Sorting of biological waste is mandatory in Latvia from this year. Although it may initially cause inconvenience to residents, it is important for us to ensure that the mountains of waste in landfills are reduced.
The problem is waste that cannot be recycled
“When studying the data on Latvian waste flows, it is difficult to understand exactly what this amount of household waste is that cannot be recycled. It is clear that textiles, which are not currently sorted, but will have to be sorted, as well as hygiene products, for example, children’s diapers, which cannot be burned, and then there is bio-waste. At the moment, one of the biggest concerns of our society is how to determine what exactly is non-recyclable waste and what to do with it. Burning is an option, but it must be carefully planned. If we start burning what could be recycled, for example biomass , then there is a risk that we will sort and recycle less, but in the hierarchy of waste management, recycling is above waste recovery,” says Zero Waste Latvia Anna Doškina, chairwoman of the board.
There are many things around us everyday that are still not recyclable. “There will always be waste that we cannot recycle for technological reasons or whose processing costs will be disproportionately expensive, so the question is whether we will continue to grow landfills, or whether we will try to recover waste, thereby also obtaining electricity and heat. EU regulations also encourage us to think about how to reduce waste first volume. It would be important to produce as little as possible packages from an alloy of different materials, because we cannot recycle them,” explains SIA Eco Baltic environment chairman of the board Jānis Aizbalts.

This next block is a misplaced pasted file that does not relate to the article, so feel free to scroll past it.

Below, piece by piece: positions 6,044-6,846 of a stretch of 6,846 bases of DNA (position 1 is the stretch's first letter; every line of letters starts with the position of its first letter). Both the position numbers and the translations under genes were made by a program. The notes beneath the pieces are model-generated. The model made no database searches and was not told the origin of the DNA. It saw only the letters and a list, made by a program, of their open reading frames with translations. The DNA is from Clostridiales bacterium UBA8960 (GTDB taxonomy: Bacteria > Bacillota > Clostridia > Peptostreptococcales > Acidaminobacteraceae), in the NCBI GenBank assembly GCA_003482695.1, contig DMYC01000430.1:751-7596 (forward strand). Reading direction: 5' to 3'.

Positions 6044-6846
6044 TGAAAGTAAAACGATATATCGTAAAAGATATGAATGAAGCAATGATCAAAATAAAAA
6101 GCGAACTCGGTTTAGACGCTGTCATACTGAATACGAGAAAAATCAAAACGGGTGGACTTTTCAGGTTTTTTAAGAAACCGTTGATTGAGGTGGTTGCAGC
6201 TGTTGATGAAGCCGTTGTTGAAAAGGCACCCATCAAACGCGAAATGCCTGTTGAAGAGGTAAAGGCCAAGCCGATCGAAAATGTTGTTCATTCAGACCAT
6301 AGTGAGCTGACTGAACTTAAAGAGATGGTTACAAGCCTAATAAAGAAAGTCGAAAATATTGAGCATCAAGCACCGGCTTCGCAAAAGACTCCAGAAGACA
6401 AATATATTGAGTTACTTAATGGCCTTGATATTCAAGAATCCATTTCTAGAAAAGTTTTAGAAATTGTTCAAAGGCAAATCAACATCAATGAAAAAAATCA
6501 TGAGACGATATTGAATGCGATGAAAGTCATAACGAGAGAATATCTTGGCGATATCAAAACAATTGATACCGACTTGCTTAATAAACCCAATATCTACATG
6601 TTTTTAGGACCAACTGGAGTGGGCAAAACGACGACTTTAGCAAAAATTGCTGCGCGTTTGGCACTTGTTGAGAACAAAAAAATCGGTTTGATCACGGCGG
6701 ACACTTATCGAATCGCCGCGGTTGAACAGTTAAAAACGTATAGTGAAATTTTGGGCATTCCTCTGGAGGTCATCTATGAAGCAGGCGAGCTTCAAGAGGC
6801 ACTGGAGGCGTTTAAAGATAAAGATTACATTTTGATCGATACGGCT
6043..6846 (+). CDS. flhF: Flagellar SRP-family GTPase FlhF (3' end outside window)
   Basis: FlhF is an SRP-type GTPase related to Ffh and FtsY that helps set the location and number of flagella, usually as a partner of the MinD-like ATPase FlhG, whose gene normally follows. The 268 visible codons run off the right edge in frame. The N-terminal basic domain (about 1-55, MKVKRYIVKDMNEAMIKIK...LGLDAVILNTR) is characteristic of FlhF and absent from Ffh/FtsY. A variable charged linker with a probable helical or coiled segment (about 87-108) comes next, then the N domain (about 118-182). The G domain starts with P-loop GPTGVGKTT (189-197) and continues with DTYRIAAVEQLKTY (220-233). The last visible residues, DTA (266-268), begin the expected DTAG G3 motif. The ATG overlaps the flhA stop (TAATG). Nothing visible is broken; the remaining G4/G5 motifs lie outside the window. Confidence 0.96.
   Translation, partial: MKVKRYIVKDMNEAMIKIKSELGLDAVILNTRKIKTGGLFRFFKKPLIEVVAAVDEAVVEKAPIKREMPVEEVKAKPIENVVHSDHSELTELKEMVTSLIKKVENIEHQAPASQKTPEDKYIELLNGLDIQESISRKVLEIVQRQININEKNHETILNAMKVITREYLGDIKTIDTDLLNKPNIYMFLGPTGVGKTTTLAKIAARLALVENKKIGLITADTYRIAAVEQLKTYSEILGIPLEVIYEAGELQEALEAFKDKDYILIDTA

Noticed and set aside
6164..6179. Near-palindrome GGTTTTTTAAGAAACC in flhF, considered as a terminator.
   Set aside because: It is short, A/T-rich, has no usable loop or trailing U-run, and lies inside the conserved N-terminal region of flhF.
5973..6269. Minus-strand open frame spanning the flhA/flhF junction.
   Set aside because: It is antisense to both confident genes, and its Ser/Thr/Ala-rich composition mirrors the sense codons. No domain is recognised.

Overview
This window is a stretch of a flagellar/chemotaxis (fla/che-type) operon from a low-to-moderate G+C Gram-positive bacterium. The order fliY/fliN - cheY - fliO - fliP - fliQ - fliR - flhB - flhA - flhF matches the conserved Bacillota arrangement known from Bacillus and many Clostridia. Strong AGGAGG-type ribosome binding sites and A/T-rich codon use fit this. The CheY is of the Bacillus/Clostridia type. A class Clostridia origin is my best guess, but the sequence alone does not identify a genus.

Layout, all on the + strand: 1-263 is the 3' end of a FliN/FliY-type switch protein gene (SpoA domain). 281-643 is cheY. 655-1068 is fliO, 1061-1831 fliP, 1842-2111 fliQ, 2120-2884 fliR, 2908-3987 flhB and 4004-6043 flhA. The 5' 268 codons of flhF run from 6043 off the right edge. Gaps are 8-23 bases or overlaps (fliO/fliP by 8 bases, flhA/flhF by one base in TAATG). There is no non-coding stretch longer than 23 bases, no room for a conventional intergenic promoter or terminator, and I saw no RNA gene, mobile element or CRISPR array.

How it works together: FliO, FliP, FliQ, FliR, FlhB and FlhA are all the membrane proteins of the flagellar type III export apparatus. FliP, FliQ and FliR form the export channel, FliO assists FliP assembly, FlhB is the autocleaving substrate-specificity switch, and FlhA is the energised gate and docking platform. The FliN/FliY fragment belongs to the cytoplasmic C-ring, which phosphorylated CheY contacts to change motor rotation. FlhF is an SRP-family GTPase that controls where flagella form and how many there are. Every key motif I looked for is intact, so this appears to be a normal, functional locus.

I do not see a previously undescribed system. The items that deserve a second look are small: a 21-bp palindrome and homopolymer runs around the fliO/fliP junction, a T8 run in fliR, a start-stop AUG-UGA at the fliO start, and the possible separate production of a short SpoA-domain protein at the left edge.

The amount of waste should be reduced
“We are used to seeing product packaging everywhere – on store shelves, in our homes, at work. However, when it comes to separate collection of used packaging, residents have doubts – how efficiently is it recycled, does it make sense to make an effort to collect it? It depends on our attitude towards waste , how efficiently we will be able to recycle and reduce their volume. Separate waste collection is not only an opportunity to positively influence the environment, but also a responsibility. Sorting waste allows you to significantly increase the percentage of recyclable materials and can make a significant contribution to reducing the amount of waste that ends up in landfills. Together with a culture of waste sorting, it is important to develop and maintain an understanding of reasonable consumption of goods – conscious choice of goods with more environmentally friendly packaging, rejection of redundant packaging materials and transition to alternative options that are more environmentally friendly. Recycling and waste recovery technologies are tools, but public behavior and changing the culture of consumption is the key to a sustainable future,” emphasizes SIA Green center project manager Žanna Lampicka.
Careful calculations are required